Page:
RWANDA: Kigali gears up for food shortages

Rwanda's Interior Minister Sheikh Abdul Karim Harerimana met the country's prefects on Tuesday to draw up plans to cope with food shortages emerging in some regions, Rwandan state radio said. The prefects were asked to conduct a census of needy populations; organise a fair food distribution system; create food-for-work programmes; cultivate available marshes and valleys; and make daily reports to the authorities, the radio reported. WFP, while stating there are no signs of famine in Rwanda at the moment, said on Tuesday there "are clearly pockets of problems in Rwanda and many people who are finding it difficult to cope right now."

The country's rainy season is two weeks late and WFP said it was "very concerned by a sharp rise in food prices". Two eastern prefectures - Umutara and Kibungo - have seen a doubling of their populations since the return of 1.3 million refugees to the country at the end of 1996 and the beginning of 1997. The last harvest, although 10 percent better than the previous year's, was unable to compensate for such a large population increase. There are also traditionally food-insecure prefectures such as Gitarama, Gikongoro, Butare and Kigali Rural which have experienced a particularly harsh dry season this year. WFP said it is aware of these problems and has been running programmes throughout the country to assist the most vulnerable members of the population.

SUDAN: US embassy opening postponed

Under pressure from Congress, the US State Department on Tuesday reversed its decision to re-open its embassy in Sudan to allow lawmakers to consider a sanctions bill against Khartoum, AFP reported. "There is still no decision to re-staff our embassy in Khartoum," spokesman James Rubin said. Senators are considering measures to punish Sudan for its poor human rights record and failure to engage in a serious effort to end the civil war, AFP said.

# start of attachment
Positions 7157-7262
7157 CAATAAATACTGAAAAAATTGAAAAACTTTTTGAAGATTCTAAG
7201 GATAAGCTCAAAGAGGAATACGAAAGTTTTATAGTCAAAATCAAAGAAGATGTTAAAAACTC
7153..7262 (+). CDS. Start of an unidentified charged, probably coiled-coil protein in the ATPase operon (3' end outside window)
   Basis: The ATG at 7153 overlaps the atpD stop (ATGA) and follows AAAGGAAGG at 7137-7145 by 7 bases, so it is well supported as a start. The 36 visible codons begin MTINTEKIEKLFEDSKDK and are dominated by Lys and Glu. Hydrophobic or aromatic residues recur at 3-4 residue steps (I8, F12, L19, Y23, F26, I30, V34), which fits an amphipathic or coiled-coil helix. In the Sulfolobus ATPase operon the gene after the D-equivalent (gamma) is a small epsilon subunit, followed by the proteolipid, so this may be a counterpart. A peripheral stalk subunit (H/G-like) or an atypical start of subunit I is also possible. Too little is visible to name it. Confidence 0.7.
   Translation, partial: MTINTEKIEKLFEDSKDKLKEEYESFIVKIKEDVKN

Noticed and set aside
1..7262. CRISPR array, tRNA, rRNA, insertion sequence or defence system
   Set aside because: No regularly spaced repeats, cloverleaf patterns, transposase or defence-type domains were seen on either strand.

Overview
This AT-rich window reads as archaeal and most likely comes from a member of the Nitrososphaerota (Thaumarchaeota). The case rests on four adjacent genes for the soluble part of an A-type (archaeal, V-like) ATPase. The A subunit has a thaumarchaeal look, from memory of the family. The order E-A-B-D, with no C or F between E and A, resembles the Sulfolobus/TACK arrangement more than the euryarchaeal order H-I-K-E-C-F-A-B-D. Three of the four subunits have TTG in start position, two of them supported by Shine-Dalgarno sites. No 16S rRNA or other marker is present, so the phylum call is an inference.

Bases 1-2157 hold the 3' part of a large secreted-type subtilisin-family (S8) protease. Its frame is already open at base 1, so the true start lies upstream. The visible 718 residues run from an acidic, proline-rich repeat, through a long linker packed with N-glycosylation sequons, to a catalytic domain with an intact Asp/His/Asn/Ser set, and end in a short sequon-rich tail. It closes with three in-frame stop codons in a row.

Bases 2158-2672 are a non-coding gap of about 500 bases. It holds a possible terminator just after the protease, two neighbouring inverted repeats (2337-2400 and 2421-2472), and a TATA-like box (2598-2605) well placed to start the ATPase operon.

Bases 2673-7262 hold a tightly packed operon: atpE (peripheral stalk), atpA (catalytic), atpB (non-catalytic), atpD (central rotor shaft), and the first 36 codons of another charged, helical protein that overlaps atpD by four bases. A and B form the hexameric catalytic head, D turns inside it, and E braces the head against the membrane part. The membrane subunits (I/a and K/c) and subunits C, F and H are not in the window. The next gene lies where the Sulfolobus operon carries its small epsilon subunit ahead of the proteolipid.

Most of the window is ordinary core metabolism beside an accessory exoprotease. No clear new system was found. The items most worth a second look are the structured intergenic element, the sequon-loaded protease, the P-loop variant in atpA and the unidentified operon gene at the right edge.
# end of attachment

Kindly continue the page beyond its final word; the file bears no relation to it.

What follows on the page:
US accused of "acts of aggression"

Sudan's Foreign Minister has accused the United States of "an act of agression" by increasing military aid to hostile neighbours Eritrea, Ethiopia and Uganda, Reuters reported on Tuesday. Ali Osman Mohammad Taha told the London-based Arabic daily 'al-Hayat' that "increasing military aid falls in the category of increasing conflict in the region, it doesn't help solve anything." Last week US officials announced Washington was seeking to boost non-lethal military aid to Eritrea, Ethiopia and Uganda to contain Sudanese-sponsored insurgencies, Reuters said. Taha complained the move was "absolutely unjustified".

Arms shipments from Asia alleged

A former Sudanese envoy in Malaysia has alleged the embassy in Kuala Lumpur has been coordinating arms deals with east Asian suppliers and reached an agreement with a Malaysian company to covertly ship the weapons to Sudan. The ex-attache, Abd al-Aziz Kattab, resigned and defected on Monday to the opposition National Democratic Alliance (NDA). According to NDA radio monitored by the BBC, he claimed that Khartoum was planning to buy "heavy weapons" from China, Indonesia and the Russian mafia. Meanwhile, Sudan's National Assembly on Monday approved additional finances for security which would be paid for by cuts of 12 percent in other areas of government spending, the official Sudanese News Agency said. The report did not specify the new security expenditure which is to cover the period July-December.

[Correction: FHI is the acronym for Food for the Hungry as opposed to Feed the Hungry as carried in Emergency Update 248. FHI also points out that the plane mentioned in the item was not chartered by the organisation.]

Nairobi, 1 October 1997, 15:00 gmt


[The material contained in this communication comes to you via IRIN, a UN humanitarian information unit, but may not necessarily reflect the views of the United Nations or its agencies. UN IRIN Tel: +254 2 622123 Fax: +254 2 622129 e-mail: for more information. If you re-print, copy, archive or re-post this report, please retain this credit and disclaimer. Quotations or extracts should include attribution to the original sources. IRIN reports are archived on the WWW at: or can be retrieved automatically by sending e-mail to]

Date: Wed, 1 Oct 1997 18:57:12 +0300 (GMT+0300) From: UN DHA IRIN - Great Lakes <> Subject: Great Lakes: IRIN Update 260 for 1 Oct 1997 97.10.1 Message-ID: <>

Editor: Dr. Ali B. Ali-Dinar, Ph.D